Every new year brings along new exciting prospects, on a personal and professional level.
Domain investors are empowered by the calendar's switch to a new year, 2020, and are looking forward to establishing new alliances and relationships.
Domain names are the gateway to every new product or service. The calendar change is a reminder of being part of an industry that thrives more every year.
'Tis the time to also go through your domain name portfolio, looking for those that aren't worth keeping. This process requires an objective assessment of what makes your domain names worthy or not.
Don't let your ego hold you back!
Think for a second: every domain that has no potential, either as a developed site for a hypothetical product or service or as a resold asset, is burning a hole in your pocket. Letting these hole-pokers survive for another year is not part of a savvy domain investor's strategy.
What can you do about those dead anchors that keep your budget down?
There are some options.
You can outright drop them, by removing any automatic renewal options at your registrar. At Uniregistry, that's an easy click on the first icon next to the Nameservers.
You can also try to sell them at discounted prices or auction them. Every penny counts when it comes down to domains that you won't be keeping anyway.
Pro tip: Once you let go of these domains, they will become available for registration to others, so make sure that you aren't solely focusing on the domain's renewal cost. If a domain was part of your brand or project, ensure you absolutely won't be needing it in the future.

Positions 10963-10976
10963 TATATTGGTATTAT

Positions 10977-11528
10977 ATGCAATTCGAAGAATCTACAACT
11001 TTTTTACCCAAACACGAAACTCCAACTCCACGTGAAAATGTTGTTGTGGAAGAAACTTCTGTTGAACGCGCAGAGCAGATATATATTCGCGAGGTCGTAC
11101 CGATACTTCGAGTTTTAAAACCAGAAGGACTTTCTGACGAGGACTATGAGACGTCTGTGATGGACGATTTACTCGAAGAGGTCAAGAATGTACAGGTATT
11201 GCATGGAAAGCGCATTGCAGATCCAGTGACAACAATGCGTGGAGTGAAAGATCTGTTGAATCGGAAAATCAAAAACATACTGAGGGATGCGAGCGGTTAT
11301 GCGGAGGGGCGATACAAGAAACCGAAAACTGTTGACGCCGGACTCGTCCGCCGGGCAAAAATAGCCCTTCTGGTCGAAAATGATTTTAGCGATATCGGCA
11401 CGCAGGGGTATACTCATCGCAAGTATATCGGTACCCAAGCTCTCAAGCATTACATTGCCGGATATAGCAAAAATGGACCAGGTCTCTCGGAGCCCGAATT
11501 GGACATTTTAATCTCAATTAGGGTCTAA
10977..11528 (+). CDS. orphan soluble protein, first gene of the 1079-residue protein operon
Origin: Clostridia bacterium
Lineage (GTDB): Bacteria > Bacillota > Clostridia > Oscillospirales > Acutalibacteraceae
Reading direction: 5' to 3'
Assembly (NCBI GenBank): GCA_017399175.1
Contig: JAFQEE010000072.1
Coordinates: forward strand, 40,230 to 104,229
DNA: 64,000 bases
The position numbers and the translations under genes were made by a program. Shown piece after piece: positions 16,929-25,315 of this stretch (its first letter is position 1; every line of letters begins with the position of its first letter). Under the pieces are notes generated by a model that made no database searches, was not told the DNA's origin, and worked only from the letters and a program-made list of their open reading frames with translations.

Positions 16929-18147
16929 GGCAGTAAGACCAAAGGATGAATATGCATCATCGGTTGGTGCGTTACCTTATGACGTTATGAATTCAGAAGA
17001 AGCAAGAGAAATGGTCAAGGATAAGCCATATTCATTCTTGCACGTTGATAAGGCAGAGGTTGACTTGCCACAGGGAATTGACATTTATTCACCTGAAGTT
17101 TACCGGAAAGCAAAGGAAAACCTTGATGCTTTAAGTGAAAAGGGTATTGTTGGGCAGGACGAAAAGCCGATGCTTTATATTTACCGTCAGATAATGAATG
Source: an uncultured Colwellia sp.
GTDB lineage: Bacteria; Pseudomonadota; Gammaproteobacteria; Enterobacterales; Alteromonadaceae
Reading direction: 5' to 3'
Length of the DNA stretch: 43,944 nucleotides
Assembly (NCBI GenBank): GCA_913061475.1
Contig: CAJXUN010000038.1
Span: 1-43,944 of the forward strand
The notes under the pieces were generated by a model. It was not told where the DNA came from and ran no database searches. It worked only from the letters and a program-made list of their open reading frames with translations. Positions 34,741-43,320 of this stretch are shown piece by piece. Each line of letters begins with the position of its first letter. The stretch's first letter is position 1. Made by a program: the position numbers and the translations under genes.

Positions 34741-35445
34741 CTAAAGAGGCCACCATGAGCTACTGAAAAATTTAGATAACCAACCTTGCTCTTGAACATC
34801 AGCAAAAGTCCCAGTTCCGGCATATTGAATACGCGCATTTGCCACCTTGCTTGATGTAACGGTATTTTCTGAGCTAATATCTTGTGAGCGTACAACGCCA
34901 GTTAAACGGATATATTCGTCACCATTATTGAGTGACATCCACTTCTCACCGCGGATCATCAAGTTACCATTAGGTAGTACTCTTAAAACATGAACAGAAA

Don't rush the process of domain "weeding," particularly if you have a lot of domain names. If it takes you 10 days at 200 domains per day, that's better than rushing the process or leaving it incomplete.
Once you're done with this part of your new year's resolution as it relates to domains, it's time to evaluate and reprice them.
Most of the time, repricing your domain portfolio will mean increasing prices. Unless you went really overboard with your previous valuation, increasing a domain's asking price takes into account how domain names appreciate over time.
As time passes, more companies are looking for a brandable domain to use, a generic or a short domain name, or a two-word compound. Informing your potential buyers that the time to buy is "now," allows you to hint that prices are going up in the future.
How do you approach repricing your domain names?
You can set a fixed price increase across the board, for example, 10% for every domain in your portfolio. This, however, is the "lazy" approach and while it'll save you time, it can cost you money.
Spend time to examine each domain's potential at this time, and price them accordingly. Were there a lot of inquiries during the past year, and what was the general response to your quoted price?
It's a natural expectation for potential buyers to hope you'll lower prices as the year changes. Don't do it! Your assets are to be appreciated using a formula that over time maximizes your profits. You want to achieve sales that sustain the entire portfolio of domains, not just the domain you sell.
Is the domain you're repricing part of a new technology that emerged recently, or has its traffic increased for some reason? Examine all these metrics to ensure you won't be leaving money on the negotiation table.
Is price the only factor you should consider?
Absolutely not. It's not always about the money, it's also about the relationships. Even if you don't increase your asking price, you might want to revisit inquiries that looked promising but did not complete. What made them fail? Was there a miscommunication, or pressure by the buyer to sell? Even if you pulled out of a sale, you can initiate contact again—particularly since the New Year is a magical time to greet people and strangers!
Conclusion: With some strategic dropping of unwanted domain assets, the repricing of your domain portfolio, and the revisiting of communications that failed to complete, you should be able to get on a great start for 2020.
Happy New Year!